We Finished Blocking Into the Woods!
This past week was a marker for our production because we finished blocking the entire show last Friday! We were able to run the whole of Act 2 last Friday and Saturday and we’re getting ready to review Act 1 on Monday. This has been an unexpectedly enjoyable and meaningful process and I’m quite sad that it will be ending in a matter of weeks. In the beginning, I was reluctant to have our rehearsals over at the Signature Theatre (42nd street) instead of at The Juilliard School because I wasn’t used to commuting to another venue in order to rehearse. The Juilliard building has been such a familiar space for me and my dressing room has turned into another home where I have mostly all the stuff that I need from my own dishwashing soap, to my toiletries, to my study materials that commuting to another venue, where I don’t have a space to stow away my belongings or where I have to bring most of my stuff as I commute, didn’t seem appealing to me. Commuting pains aside, I found it unexpectedly refreshing to be working at a different venue outside of the school. It feels as if I am a little different and my colleagues are a little different outside the Juilliard building and we get along pretty well!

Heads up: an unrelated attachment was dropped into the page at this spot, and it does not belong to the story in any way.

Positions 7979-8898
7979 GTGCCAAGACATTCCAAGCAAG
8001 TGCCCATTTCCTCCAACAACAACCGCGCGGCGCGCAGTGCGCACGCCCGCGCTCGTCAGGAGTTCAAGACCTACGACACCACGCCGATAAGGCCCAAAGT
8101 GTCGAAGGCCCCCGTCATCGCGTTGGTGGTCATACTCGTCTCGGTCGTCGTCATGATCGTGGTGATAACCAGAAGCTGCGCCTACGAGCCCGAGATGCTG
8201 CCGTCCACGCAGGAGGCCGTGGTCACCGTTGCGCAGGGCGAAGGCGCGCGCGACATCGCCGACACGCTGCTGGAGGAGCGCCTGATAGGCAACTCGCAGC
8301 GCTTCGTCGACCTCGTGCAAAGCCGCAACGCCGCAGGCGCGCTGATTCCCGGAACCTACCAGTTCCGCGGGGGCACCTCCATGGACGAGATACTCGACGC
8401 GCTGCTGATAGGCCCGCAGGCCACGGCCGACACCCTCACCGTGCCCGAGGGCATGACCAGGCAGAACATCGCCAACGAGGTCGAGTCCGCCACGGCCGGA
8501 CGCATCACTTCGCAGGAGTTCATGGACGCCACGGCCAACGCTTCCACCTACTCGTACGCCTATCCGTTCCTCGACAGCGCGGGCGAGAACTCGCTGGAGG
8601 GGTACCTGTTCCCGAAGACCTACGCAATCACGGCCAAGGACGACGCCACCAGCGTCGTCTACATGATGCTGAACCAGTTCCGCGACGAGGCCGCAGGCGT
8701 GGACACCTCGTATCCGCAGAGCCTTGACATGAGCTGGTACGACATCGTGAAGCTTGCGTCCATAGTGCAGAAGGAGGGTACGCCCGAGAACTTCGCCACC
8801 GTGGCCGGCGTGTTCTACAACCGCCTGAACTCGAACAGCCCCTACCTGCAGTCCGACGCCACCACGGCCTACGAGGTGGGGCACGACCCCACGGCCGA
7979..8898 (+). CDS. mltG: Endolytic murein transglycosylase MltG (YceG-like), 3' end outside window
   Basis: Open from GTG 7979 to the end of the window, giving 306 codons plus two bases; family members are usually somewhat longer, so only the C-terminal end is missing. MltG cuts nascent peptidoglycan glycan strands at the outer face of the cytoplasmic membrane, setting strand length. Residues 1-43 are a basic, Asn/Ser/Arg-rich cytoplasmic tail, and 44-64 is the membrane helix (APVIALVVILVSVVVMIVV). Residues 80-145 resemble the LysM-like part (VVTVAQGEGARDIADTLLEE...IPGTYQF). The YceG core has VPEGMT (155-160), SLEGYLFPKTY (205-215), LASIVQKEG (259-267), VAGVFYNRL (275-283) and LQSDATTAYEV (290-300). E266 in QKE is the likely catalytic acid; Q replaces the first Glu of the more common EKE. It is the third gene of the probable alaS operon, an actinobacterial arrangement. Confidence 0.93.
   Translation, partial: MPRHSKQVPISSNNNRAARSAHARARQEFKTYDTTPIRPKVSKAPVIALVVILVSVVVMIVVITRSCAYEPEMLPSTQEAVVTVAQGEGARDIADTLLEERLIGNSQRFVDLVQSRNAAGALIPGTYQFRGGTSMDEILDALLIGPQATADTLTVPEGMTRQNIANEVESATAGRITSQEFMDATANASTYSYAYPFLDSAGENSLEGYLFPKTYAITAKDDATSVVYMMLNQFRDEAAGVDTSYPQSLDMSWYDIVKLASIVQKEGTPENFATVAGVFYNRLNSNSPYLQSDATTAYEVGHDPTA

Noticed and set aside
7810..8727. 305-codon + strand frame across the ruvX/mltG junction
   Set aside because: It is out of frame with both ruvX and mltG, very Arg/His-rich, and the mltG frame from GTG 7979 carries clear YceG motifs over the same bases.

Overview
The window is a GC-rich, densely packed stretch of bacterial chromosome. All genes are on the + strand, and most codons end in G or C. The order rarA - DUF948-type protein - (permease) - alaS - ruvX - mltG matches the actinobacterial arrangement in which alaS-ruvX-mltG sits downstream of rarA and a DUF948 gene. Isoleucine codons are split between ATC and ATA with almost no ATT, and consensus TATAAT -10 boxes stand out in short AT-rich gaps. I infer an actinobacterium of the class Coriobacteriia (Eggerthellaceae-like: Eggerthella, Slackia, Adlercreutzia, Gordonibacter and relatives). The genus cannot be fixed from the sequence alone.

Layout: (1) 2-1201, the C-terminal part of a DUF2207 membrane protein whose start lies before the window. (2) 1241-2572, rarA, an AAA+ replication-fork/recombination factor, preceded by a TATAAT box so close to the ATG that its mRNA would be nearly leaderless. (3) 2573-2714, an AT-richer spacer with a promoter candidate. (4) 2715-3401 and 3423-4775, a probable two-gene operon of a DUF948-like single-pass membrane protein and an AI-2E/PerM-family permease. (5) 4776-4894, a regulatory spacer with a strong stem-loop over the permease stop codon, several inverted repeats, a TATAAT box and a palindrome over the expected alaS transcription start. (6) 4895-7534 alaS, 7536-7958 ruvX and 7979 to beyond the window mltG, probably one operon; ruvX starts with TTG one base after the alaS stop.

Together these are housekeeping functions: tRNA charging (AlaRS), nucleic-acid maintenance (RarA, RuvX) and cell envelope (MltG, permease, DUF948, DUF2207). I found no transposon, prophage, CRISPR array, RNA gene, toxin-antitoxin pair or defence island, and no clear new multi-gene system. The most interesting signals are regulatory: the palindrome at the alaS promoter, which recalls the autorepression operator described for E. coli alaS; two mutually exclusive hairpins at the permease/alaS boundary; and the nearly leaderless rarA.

Fourth year continues to be a meaningful phase of the training in the sense that it feels as if I am getting this one extra year to refine minute aspects of the skills I’ve painstakingly worked to get into my body for the past three years. Sarna Lapine (director) is a sensitive, firm, imaginative and grounded captain of the ship that is our production of Into the Woods. What I find most rewarding in this process so far is that I don’t feel so much that we’re doing a musical – even though the Sondheim piece is very challenging musically – but more so like a Shakespeare piece set in music. The fierce rigour that I’ve applied to text and scenes for the past three years is proving to be valuable in this process. The songs feel like scenes and my solo feels like a soliloquy – which is very rewarding for me as an actress.